My article explores the rich variety of approaches to everyday making, arguing that it is a mistake to give-up on challenging capitalism. I draw on the ideas of Karl Marx to argue that capitalism is no illusion, but very real and by its nature profoundly unstable and aggressively expansionary. This is not because capitalists necessarily want to behave like that, but they have to do so to continue making profits in ageing market economies. The governance of European austerity illustrates all too well how, driven by authoritarian states, the market encroaches further and further into public welfare and public space. Nothing is sacrosanct, including the economic alternatives celebrated by everyday makers. Since the crisis, for example, cooperatives have been firing employees and cutting wages just like ordinary businesses. They cannot do otherwise if they want to continue trading in the market economy. This is not to deny the importance of grassroots community campaigning – London Citizens has made a real difference through its fight for a living wage. It is rather to say that sustaining and building on success requires a challenge to market domination. In other words, everyday making itself poses questions about how economy and society as a whole are organised.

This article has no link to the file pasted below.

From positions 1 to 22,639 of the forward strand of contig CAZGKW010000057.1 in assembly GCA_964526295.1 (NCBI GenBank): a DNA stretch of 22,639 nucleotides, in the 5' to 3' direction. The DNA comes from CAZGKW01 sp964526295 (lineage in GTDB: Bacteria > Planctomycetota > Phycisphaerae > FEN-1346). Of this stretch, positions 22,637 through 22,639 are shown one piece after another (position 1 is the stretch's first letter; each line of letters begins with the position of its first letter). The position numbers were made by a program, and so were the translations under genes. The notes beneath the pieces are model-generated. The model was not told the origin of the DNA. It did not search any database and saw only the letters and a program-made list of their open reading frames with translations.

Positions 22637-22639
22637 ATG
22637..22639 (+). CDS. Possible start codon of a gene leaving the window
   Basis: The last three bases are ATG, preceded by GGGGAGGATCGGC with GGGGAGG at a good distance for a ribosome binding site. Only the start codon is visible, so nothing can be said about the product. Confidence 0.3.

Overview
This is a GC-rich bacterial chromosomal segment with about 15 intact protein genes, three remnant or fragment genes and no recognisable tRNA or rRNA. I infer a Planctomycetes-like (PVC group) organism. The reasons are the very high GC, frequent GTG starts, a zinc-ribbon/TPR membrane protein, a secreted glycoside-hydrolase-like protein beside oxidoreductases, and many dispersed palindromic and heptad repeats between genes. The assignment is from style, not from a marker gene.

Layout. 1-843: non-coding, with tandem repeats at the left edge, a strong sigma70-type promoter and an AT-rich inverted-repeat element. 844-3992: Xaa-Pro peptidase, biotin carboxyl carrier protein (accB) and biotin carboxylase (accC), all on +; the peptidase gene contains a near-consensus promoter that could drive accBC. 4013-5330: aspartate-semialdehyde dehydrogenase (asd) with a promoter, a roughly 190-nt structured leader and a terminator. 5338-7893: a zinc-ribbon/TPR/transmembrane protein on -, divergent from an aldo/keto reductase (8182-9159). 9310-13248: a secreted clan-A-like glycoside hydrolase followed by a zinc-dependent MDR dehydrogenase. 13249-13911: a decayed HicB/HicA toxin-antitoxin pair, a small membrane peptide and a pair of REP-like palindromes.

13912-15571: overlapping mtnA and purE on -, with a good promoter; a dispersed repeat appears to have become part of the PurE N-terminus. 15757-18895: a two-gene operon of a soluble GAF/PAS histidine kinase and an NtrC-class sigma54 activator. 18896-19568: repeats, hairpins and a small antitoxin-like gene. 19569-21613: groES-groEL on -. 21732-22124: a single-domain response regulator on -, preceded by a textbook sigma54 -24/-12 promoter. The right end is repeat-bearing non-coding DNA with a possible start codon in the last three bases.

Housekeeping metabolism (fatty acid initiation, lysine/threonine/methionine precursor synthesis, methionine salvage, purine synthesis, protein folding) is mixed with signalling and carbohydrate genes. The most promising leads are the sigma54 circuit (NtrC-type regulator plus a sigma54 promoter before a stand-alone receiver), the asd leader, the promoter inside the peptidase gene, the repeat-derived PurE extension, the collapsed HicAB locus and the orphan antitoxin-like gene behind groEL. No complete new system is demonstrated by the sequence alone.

At the same time, it is clear that there is a strong, constructive relationship between everyday making and large-scale protest. In Turkey recently, we saw how a small-scale ‘everyday’ protest against the development of Taksim Gezi Park could quickly mushroom and generalise to encompass far more radical political demands. I argue that despite many defeats over the past 30 years, it is these mass demonstrations and strikes that have come closest to defeating austerity – and still have the greatest potential to do so. If so, the question is not whether to give up on system change in favour of everyday making, but rather how to further radicalise the explosive struggles that emerge from everyday life; how, that is, to take that final step from heroic resistance to victory. There are no easy answers to that question and the ideas of everyday makers have much to contribute to our visions of how another world may be possible. But they are not enough on their own.

Jonathan S. Davies

Just do it differently? Everyday making, Marxism and the struggle against neoliberalism is part of the 40th anniversary special issue of Policy & Politics. The issue is available free online until the 30 November.

Civil service reform: do we need more of the same?

Rod Rhodes
Rod Rhodes